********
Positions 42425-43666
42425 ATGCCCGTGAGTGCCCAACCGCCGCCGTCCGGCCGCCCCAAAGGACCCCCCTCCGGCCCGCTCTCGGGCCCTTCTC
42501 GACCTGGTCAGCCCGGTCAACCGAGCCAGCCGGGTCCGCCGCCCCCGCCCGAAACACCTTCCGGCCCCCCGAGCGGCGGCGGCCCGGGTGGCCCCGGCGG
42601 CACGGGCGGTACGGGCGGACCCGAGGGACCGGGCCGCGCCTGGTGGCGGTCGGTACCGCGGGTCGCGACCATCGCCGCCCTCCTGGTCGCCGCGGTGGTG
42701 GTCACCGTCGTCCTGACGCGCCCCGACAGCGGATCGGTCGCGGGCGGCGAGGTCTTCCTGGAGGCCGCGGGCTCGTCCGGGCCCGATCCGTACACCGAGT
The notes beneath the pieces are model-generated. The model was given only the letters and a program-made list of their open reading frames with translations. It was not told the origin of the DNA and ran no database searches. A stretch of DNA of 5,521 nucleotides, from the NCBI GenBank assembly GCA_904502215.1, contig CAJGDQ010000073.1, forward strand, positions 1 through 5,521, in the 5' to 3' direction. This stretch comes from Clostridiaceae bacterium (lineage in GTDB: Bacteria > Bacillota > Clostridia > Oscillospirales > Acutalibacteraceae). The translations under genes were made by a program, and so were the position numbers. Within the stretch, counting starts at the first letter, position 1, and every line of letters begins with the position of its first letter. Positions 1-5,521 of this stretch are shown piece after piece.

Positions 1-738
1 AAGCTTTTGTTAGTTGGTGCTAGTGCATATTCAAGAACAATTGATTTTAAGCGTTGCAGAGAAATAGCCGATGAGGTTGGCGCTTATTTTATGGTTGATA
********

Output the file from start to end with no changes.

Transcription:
Positions 42425-43666
42425 ATGCCCGTGAGTGCCCAACCGCCGCCGTCCGGCCGCCCCAAAGGACCCCCCTCCGGCCCGCTCTCGGGCCCTTCTC
42501 GACCTGGTCAGCCCGGTCAACCGAGCCAGCCGGGTCCGCCGCCCCCGCCCGAAACACCTTCCGGCCCCCCGAGCGGCGGCGGCCCGGGTGGCCCCGGCGG
42601 CACGGGCGGTACGGGCGGACCCGAGGGACCGGGCCGCGCCTGGTGGCGGTCGGTACCGCGGGTCGCGACCATCGCCGCCCTCCTGGTCGCCGCGGTGGTG
42701 GTCACCGTCGTCCTGACGCGCCCCGACAGCGGATCGGTCGCGGGCGGCGAGGTCTTCCTGGAGGCCGCGGGCTCGTCCGGGCCCGATCCGTACACCGAGT
The notes beneath the pieces are model-generated. The model was given only the letters and a program-made list of their open reading frames with translations. It was not told the origin of the DNA and ran no database searches. A stretch of DNA of 5,521 nucleotides, from the NCBI GenBank assembly GCA_904502215.1, contig CAJGDQ010000073.1, forward strand, positions 1 through 5,521, in the 5' to 3' direction. This stretch comes from Clostridiaceae bacterium (lineage in GTDB: Bacteria > Bacillota > Clostridia > Oscillospirales > Acutalibacteraceae). The translations under genes were made by a program, and so were the position numbers. Within the stretch, counting starts at the first letter, position 1, and every line of letters begins with the position of its first letter. Positions 1-5,521 of this stretch are shown piece after piece.

Positions 1-738
1 AAGCTTTTGTTAGTTGGTGCTAGTGCATATTCAAGAACAATTGATTTTAAGCGTTGCAGAGAAATAGCCGATGAGGTTGGCGCTTATTTTATGGTTGATA